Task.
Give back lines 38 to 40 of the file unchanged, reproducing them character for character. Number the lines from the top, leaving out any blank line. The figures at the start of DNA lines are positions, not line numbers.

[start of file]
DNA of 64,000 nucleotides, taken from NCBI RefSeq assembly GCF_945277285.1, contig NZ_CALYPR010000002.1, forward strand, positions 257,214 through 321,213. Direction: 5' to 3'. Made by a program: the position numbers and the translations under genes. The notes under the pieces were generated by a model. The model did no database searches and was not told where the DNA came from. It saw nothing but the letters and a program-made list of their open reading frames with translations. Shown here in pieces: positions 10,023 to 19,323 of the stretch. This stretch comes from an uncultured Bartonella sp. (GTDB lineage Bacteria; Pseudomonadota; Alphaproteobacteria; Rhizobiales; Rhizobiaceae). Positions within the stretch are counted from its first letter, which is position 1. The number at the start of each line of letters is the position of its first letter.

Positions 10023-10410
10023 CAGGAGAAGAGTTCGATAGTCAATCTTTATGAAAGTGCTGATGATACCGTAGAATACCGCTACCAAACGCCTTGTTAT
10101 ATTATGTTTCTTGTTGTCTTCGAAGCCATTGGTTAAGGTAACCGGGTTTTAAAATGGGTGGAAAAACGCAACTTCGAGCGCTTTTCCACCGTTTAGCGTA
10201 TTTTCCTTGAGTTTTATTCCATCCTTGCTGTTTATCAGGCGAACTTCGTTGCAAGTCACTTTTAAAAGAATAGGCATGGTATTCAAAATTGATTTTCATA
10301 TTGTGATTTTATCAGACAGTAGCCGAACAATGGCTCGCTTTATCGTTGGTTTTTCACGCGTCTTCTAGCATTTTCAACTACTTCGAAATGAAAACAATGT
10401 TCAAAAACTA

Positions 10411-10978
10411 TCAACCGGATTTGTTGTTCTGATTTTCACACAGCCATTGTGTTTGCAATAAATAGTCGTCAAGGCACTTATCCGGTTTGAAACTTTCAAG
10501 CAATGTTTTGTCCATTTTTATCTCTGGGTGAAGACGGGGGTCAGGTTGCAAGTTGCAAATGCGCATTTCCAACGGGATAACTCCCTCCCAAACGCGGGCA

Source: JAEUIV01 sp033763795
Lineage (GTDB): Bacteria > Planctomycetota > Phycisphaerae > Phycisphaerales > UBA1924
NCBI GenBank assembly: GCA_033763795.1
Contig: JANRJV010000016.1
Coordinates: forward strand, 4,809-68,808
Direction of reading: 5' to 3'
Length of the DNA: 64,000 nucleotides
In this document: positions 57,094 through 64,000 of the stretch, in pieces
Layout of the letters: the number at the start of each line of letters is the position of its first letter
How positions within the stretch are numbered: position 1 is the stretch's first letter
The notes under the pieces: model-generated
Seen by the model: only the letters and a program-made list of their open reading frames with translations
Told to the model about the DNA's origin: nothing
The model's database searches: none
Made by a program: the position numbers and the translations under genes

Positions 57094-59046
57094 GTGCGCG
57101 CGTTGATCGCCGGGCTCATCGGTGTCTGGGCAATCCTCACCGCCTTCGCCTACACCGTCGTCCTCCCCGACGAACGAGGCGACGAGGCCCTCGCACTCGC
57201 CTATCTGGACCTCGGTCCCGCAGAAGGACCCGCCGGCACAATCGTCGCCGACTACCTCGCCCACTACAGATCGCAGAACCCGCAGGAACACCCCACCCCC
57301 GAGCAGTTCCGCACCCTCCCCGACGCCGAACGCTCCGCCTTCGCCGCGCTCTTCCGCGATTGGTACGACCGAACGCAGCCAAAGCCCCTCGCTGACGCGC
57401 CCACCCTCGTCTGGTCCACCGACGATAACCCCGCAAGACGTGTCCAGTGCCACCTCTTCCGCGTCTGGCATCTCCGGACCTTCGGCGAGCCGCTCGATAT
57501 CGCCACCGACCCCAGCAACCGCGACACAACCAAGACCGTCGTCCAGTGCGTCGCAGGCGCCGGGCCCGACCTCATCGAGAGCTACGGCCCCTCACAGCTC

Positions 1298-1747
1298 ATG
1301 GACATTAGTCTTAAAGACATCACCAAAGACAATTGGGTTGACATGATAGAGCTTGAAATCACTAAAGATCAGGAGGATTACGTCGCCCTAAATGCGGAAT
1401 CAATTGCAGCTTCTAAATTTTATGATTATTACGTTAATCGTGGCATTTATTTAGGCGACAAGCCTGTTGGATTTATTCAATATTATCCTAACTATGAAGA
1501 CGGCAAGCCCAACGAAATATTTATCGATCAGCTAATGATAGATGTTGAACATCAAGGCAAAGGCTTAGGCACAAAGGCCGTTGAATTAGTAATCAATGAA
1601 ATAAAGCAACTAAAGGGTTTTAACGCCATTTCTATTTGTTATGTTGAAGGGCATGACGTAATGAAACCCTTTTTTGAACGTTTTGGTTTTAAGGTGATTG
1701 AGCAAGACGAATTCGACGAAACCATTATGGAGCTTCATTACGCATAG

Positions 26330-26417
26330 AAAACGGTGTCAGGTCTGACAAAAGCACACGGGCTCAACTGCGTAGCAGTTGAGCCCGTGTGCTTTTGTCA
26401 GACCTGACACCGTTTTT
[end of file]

1601 ATAAAGCAACTAAAGGGTTTTAACGCCATTTCTATTTGTTATGTTGAAGGGCATGACGTAATGAAACCCTTTTTTGAACGTTTTGGTTTTAAGGTGATTG
1701 AGCAAGACGAATTCGACGAAACCATTATGGAGCTTCATTACGCATAG

Positions 26330-26417